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Fendi Edele S.R.L. v. Ashley Reed Trading

September 8, 2006

FENDI ADELE S.R.L.; FENDI S.R.L. AND FENDI NORTH AMERICA, PLAINTIFFS,
v.
ASHLEY REED TRADING, INC.; SCOTT RESSLER AND JAMES RESSLER DEFENDANTS.



The opinion of the court was delivered by: Michael H. Dolinger, United States Magistrate Judge

MEMORANDUM & ORDER

Defendants have moved to stay all discovery against them in this civil trademark infringement case because one of the three defendants, James Ressler, has been indicted in the Northern District of Georgia on fifteen counts charging him with importing counterfeit merchandise that mimicked the trademarked products of Prada S.A. For the reasons that follow, the motion is denied.

Plaintiffs Fendi Adele S.R.L. and Fendi North America are manufacturers and importers of branded Fendi bags. They have sued three defencants, including James Ressler, Scott Ressler and their company -- Ashley Reed Trading -- on claims of having distributed counterfeit Fendi products. Discovery was originally scheduled to end by July 31, 2006, but is still in its early phase, principally as a result of extended foot-dragging by defendants. Indeed, we were required to resolve a number of discovery disputes at an August 15, 2006 conference, principally by directing defendants to provide long-overdue responses to plaintiffs' document requests. (Tr. 25-26).

Following the court's rulings, defendants' counsel alluded to the likelihood that defendants would seek to stay all discovery on the basis that one of the three defendants had been indicted on what he characterized as charges related to the facts in this case. (Tr. 27-28). The current stay motion followed.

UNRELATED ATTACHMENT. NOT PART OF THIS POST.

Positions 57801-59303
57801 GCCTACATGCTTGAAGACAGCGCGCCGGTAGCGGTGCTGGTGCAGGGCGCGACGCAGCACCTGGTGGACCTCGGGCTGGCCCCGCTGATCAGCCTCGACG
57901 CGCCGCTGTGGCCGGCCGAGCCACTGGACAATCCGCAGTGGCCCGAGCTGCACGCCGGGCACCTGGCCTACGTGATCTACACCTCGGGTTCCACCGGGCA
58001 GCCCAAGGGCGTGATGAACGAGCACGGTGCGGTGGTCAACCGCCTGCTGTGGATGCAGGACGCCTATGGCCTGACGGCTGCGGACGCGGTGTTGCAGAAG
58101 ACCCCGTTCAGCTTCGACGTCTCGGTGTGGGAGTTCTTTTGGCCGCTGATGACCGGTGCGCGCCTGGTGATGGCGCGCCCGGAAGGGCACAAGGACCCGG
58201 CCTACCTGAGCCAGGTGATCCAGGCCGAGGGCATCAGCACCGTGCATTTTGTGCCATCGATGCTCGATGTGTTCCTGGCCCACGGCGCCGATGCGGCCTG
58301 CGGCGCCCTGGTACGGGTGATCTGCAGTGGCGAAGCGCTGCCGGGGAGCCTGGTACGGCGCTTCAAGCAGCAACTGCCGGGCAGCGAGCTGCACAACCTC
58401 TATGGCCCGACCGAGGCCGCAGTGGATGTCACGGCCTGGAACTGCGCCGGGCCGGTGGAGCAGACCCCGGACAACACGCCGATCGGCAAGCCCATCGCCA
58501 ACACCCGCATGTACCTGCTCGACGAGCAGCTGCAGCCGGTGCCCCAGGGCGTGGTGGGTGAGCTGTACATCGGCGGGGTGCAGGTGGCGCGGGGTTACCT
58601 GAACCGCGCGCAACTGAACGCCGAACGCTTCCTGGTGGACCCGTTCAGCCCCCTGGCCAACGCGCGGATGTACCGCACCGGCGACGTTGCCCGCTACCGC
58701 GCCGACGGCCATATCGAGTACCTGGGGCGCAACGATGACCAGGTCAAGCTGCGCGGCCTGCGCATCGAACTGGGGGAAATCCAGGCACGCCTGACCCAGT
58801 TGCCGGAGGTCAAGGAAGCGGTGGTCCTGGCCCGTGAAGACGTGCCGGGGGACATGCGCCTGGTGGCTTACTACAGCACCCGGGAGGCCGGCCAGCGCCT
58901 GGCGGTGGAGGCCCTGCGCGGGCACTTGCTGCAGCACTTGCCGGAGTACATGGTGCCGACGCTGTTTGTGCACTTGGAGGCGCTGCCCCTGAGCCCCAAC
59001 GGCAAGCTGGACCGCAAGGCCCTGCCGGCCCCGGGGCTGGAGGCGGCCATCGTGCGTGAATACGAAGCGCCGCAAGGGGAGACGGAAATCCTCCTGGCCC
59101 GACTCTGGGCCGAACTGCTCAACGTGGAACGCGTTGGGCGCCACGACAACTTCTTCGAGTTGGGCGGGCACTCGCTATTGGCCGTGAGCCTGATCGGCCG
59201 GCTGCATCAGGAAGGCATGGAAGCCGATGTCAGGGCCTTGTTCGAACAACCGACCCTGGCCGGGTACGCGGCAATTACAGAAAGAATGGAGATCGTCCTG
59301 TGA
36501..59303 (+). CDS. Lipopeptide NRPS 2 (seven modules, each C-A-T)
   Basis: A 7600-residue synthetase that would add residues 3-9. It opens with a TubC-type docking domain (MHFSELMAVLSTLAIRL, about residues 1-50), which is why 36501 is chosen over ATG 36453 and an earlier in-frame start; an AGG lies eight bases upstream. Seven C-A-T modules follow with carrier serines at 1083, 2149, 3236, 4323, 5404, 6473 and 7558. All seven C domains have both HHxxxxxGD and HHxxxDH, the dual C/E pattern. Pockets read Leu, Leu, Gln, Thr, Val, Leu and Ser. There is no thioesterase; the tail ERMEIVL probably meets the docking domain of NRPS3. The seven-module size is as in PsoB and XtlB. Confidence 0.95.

The premise for the motion is the fact that James Ressler, who is a Vice President of Ashley Reed, was indicted with a co-defendant on March 1, 2006 for the alleged importation of counterfeit Prada products. Although this lawsuit does not involve Prada, defendants offer an affidavit by James Ressler's criminal defense attorney, David Schoen, Esq., who represents that the Government stated in a sealed court proceeding on August 21, 2006 that it intends to offer into evidence at the criminal trial of James Ressler counterfeit Fendi goods that Ressler also allegedly imported, and that the importation of the infringing pseudo-Fendi goods is "inextricably intertwined" with charged conduct involving the counterfeit Prada bags. (Declaration of David Schoen, Esq., executed Aug. 23, 2006, at ¶ 3).

In light of this alleged representation by the prosecutor, defendants assert that it is appropriate to stay this case as against them in order to relieve Mr. Ressler of the need to testify here "as to how he acquired the involved Fendi goods, from whom, how he determined that the goods were genuine and the representations and actions taken during resale to customers . . ." (Schoen Decl. at ¶ 4). If Ressler is required to so testify, they argue, that testimony "may be used against him in the criminal proceedings in violation of his constitutional rights, and would also provide information concerning his criminal defense and strategies prior to any necessity to divulge such information to the Government." (Id. at ¶ 5). In contrast, they assert, a stay would pose no prejudice to plaintiffs because defendants have informally agreed not to import any more Fendi-type products during the pendency of this lawsuit. (Defts' Memo at 3-4).

There is of course no constitutional right to a stay of a civil case because of the pendency of related criminal charges even if denial of such relief places the movant in the awkward position of either surrendering his Fifth Amendment privilege or running the risk that tie invocation of the privilege will be used against him in the civil case. See, e.g., Nosik v. Singe, 40 F.3d 592, 595 (2d Cir. 1994); Beacon Hill Asset Mgt. LLC v. Asset Alliance Corp., 2003 WL 1845208, *1 (S.D.N.Y. March 25, 2003). The decision whether to grant such a stay rests in the discretion of the district court.